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State v. Reynolds

Court of Criminal Appeals of Tennessee, Nashville

April 27, 2018

STATE OF TENNESSEE
v.
WILLIAM LEWIS REYNOLDS

          Assigned on Briefs March 28, 2018

          Appeal from the Circuit Court for Giles County No. 12478, 10519, 12790, 13020 Russell Parkes, Judge

         The Defendant, William Lewis Reynolds, appeals the trial court's denial of his motion to correct an illegal sentence pursuant to Tennessee Rule of Criminal Procedure 36.1 in which he challenged his guilty-pled conviction for the sale of cocaine and resulting sentence of twelve years as a Range III, persistent offender, at 60%. Upon reviewing the record and the applicable law, we affirm the judgment of the trial court. However, we remand the judgment to the trial court for entry of a corrected judgment reflecting the convicted offense of sale of less than .5 grams of cocaine.

         Tenn. R. App. P. 3 Appeal as of Right; Judgment of the Circuit Court Affirmed; Remanded

          William Lewis Reynolds, Clifton, Tennessee, Pro Se.

          Herbert H. Slatery III, Attorney General and Reporter; Alexander C. Vey, Assistant Attorney General; Brent A. Cooper, District Attorney General; and Jonathan Davis, Assistant District Attorney General, for the appellee, State of Tennessee.

          John Everett Williams, J., delivered the opinion of the court, in which Robert L. Holloway, Jr., and J. Ross Dyer, JJ., joined.

          OPINION

          JOHN EVERETT WILLIAMS, JUDGE

         FACTUAL AND PROCEDURAL BACKGROUND

         On September 10, 2014, the Defendant was indicted for the sale of less than .5 grams of cocaine in a school zone, a Class B felony. See T.C.A. §§ 39-17-417(c)(2)(A), 39-17-432(b)(1). On November 3, 2015, the Defendant entered into a negotiated plea agreement whereby he agreed to plead guilty to the sale of less than .5 grams of cocaine, a Class C felony, and to serve a sentence of twelve years as a Range III offender at 60%. Pursuant to the plea agreement, the Defendant's twelve-year sentence was to run consecutively to his twelve-year sentence for another drug conviction. See T.C.A. § 39-17-417(c)(2)(A).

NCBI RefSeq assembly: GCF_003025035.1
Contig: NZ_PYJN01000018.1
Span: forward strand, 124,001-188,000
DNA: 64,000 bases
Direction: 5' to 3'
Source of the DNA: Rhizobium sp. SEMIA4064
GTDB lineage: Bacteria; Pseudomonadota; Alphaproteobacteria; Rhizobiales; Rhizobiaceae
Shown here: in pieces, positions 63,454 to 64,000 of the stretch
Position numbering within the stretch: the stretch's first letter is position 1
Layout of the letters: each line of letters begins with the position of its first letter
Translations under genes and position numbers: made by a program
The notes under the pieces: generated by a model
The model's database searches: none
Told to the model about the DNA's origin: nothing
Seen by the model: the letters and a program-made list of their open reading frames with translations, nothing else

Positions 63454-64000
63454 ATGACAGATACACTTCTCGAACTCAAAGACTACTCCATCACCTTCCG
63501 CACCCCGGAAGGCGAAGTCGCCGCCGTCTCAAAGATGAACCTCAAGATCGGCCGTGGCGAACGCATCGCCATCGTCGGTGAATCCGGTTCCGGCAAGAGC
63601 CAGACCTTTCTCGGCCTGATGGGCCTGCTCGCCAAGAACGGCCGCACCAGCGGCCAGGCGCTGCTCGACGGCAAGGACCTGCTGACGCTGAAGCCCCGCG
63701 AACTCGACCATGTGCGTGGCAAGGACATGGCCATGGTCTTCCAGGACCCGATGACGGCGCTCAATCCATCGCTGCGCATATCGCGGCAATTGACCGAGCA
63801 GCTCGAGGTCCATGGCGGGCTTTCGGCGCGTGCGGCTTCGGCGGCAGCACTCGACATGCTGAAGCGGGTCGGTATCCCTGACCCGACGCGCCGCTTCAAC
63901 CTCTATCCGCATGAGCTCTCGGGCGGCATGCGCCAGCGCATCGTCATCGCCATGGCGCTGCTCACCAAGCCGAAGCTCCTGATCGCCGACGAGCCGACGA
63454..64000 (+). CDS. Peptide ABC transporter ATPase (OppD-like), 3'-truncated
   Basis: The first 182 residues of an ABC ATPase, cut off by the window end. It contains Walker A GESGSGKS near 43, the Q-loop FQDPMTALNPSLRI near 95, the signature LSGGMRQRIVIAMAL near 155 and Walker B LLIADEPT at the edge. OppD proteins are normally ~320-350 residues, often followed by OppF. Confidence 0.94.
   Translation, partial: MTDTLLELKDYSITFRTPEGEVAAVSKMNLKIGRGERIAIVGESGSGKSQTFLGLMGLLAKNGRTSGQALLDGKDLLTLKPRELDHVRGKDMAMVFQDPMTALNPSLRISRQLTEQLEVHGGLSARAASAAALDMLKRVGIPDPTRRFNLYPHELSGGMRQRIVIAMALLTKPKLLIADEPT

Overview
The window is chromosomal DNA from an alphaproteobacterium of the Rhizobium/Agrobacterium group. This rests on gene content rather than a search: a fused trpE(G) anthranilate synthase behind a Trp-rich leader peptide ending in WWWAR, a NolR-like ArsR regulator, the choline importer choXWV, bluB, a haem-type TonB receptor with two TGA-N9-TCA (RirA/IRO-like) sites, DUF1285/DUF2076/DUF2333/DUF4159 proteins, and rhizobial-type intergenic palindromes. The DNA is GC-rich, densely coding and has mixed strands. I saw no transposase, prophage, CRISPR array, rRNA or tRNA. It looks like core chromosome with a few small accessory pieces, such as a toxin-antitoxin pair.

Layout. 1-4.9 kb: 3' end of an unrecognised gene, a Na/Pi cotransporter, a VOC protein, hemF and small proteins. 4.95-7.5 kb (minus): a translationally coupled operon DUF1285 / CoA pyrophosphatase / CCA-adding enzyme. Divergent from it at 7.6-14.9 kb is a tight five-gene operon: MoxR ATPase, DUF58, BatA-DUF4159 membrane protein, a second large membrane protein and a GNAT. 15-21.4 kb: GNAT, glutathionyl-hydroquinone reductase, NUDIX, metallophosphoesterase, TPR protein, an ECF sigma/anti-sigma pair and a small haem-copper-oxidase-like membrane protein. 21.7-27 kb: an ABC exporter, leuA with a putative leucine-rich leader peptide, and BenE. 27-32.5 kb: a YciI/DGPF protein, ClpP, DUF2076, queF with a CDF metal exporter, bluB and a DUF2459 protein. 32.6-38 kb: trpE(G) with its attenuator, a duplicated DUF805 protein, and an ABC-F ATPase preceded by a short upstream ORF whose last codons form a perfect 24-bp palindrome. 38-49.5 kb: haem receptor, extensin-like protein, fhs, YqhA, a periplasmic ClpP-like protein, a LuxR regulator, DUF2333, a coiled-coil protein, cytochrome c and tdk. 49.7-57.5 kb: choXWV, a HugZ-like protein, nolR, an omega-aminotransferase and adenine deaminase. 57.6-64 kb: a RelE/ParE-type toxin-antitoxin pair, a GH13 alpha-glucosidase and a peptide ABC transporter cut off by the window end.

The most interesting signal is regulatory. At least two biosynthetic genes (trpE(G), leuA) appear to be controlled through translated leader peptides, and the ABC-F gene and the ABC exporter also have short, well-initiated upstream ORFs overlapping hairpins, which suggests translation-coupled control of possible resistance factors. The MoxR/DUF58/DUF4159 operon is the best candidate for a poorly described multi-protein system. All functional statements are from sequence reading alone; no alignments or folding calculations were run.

The judgment reflects that the Defendant's indicted offense as the sale of less than .5 grams of cocaine as a Class B felony and his convicted offense as the sale of .5 grams or more of cocaine as a Class B felony. The judgment sets forth the Defendant's sentence and provides under the Special Conditions section that "[t]he defendant is agreeing to plea outside the range. It is a total sentence of 12 years to be served as range III with 60% eligibility." A knowing and voluntary plea waives any irregularity as to offender classification or release eligibility. Hicks v. State, 945 S.W.2d 706 (Tenn. 2000)."

         Shortly after entering the plea, the Defendant filed a motion to correct an illegal sentence pursuant to Tennessee Rule of Criminal Procedure 36.1. While the appellate record does not include the Defendant's motion, it does include the trial court's order entered on February 9, 2016, denying the motion. The trial court found that the judgment was correct and consistent with the plea agreement. While the trial court acknowledged that the back of the indictment included a clerical error erroneously listing the indicted offense as a Class C felony rather than a Class B felony, the trial court found that the body of the indictment correctly described the charge as a Class B felony since the offense occurred in a school zone and that the Defendant's guilty plea and the judgment cured any clerical error in the indictment. The Defendant did not appeal the trial court's denial of his motion.

         The Defendant also filed a petition for writ of error coram nobis in which he maintained that his sentence was imposed in direct contravention to Tennessee Code Annotated section 39-17-417(a)(3) and (c)(2)(A). The habeas corpus court dismissed the petition, and this court affirmed the dismissal on appeal. See William Reynolds v. Cherry Lindamood, Warden, No. M2016-01312-CCA-R3-HC, 2016 WL 6581927, at *3 (Tenn. Crim. App. Nov. 7, 2016).

         On May 23, 2017, the Defendant filed a second Rule 36.1 motion to correct an illegal sentence in which he asserted that his guilty plea was not knowingly and voluntarily entered because he pleaded guilty to a greater amount of cocaine than what was initially charged. The Defendant also alleged that the sale of cocaine ...


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